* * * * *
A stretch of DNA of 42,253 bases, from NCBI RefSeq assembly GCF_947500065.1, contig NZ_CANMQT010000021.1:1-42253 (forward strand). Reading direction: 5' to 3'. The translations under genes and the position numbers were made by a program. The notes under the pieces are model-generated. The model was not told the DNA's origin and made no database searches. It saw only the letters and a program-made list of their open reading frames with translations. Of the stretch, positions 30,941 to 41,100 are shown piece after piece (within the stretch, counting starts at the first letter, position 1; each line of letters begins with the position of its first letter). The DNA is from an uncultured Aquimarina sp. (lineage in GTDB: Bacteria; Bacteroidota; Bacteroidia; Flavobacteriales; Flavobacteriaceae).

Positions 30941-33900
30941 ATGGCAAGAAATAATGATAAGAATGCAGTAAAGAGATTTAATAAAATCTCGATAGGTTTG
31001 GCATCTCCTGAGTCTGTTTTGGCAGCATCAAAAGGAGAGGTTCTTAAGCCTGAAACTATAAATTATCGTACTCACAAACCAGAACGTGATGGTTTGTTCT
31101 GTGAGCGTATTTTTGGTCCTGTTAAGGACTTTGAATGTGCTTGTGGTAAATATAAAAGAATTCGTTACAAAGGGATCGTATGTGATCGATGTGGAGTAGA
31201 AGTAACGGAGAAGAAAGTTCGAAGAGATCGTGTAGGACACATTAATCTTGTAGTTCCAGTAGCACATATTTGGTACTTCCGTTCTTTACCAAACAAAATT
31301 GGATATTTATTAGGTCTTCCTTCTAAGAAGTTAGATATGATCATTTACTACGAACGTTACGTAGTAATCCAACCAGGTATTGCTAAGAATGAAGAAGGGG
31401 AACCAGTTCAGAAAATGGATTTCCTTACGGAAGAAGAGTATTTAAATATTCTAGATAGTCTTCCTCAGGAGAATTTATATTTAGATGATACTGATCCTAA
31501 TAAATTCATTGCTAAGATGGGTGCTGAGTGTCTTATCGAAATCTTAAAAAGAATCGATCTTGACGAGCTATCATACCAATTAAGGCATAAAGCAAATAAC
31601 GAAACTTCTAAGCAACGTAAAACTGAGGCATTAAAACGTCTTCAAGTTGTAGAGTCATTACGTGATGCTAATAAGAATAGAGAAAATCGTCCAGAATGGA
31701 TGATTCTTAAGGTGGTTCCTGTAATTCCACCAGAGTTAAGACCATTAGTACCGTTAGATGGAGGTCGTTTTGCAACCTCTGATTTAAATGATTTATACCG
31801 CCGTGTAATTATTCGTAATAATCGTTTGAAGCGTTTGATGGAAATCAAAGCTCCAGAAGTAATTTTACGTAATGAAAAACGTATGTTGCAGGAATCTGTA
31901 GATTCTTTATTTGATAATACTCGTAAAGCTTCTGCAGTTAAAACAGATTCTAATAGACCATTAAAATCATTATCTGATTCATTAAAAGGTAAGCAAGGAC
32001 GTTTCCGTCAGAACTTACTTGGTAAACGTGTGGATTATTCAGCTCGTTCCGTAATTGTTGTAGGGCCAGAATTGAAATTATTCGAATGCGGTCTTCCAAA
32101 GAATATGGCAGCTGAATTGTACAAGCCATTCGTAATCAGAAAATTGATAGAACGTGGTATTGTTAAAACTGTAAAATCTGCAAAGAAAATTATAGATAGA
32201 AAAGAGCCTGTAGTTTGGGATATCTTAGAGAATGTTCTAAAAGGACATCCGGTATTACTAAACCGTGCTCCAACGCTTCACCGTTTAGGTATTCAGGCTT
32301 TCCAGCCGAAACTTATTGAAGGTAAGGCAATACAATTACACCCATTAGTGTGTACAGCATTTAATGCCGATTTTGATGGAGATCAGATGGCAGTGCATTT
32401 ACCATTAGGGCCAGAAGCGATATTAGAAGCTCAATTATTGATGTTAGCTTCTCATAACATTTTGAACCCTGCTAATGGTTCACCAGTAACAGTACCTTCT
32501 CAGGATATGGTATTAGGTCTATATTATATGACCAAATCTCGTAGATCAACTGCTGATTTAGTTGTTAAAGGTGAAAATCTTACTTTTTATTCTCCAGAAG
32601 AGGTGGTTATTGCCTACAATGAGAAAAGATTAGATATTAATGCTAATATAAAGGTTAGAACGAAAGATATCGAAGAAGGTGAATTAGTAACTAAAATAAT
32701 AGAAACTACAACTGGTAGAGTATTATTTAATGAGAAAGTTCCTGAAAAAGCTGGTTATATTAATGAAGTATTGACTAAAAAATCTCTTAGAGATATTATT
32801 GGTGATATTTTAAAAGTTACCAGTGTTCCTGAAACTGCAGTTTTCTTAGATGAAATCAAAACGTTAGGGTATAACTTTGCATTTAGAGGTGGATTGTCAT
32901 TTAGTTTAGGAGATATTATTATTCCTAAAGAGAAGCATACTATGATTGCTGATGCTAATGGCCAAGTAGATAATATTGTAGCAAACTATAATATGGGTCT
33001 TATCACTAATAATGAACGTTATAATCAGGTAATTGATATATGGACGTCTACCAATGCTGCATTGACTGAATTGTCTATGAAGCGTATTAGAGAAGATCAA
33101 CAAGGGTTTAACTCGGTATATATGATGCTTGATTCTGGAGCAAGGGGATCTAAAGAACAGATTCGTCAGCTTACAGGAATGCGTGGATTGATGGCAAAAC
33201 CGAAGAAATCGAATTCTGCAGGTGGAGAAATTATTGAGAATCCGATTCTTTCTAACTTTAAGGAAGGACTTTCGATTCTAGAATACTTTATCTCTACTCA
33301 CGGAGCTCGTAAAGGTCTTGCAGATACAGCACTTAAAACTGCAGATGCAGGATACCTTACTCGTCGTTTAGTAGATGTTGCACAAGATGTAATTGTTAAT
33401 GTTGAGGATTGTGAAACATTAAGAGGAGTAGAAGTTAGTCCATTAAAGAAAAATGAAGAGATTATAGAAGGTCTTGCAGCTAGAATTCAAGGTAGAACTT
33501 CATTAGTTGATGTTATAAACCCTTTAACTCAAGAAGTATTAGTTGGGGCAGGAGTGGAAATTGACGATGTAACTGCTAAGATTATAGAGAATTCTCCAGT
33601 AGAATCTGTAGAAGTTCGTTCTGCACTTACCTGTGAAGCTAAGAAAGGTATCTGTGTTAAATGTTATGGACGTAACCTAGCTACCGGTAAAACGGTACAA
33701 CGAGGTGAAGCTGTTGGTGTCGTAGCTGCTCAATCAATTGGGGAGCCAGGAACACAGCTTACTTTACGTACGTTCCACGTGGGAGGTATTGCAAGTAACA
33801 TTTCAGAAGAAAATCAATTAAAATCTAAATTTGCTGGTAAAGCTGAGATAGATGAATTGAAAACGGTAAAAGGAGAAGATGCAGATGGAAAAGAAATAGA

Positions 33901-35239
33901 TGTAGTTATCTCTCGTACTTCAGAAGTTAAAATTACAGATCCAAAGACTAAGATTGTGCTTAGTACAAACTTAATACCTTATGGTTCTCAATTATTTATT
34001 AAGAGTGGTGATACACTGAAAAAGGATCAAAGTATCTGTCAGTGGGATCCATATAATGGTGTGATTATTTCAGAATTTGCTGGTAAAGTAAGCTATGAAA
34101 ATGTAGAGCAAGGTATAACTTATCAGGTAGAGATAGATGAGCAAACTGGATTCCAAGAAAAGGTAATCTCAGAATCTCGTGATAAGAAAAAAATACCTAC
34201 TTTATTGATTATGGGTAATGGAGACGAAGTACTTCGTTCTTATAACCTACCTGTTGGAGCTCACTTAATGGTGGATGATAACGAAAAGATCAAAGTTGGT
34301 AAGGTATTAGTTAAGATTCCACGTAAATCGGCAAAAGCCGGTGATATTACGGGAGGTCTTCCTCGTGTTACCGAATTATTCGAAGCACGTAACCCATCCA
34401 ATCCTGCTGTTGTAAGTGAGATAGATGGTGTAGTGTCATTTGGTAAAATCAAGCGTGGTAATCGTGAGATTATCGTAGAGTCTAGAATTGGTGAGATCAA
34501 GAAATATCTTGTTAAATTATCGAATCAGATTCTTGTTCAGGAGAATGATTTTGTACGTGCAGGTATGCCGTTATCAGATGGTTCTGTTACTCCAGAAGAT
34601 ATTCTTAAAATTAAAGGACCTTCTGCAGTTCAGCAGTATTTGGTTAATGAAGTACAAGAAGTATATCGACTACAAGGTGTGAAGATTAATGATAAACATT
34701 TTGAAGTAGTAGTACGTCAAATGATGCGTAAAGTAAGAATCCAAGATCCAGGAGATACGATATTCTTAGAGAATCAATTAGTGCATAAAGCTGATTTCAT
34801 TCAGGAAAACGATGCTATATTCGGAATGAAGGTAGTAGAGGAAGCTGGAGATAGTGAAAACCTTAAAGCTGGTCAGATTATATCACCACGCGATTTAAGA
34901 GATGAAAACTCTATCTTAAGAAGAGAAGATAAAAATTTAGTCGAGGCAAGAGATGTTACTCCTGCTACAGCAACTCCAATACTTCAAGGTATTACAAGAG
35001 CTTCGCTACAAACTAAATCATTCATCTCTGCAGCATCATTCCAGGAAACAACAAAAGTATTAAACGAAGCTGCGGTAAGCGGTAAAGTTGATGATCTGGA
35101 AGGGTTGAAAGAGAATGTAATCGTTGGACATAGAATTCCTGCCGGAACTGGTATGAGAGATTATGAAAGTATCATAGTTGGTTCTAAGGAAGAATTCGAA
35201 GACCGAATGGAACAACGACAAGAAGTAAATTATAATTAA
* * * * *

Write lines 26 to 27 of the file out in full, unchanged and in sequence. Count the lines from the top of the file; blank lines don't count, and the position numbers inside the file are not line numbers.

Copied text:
33201 CGAAGAAATCGAATTCTGCAGGTGGAGAAATTATTGAGAATCCGATTCTTTCTAACTTTAAGGAAGGACTTTCGATTCTAGAATACTTTATCTCTACTCA
33301 CGGAGCTCGTAAAGGTCTTGCAGATACAGCACTTAAAACTGCAGATGCAGGATACCTTACTCGTCGTTTAGTAGATGTTGCACAAGATGTAATTGTTAAT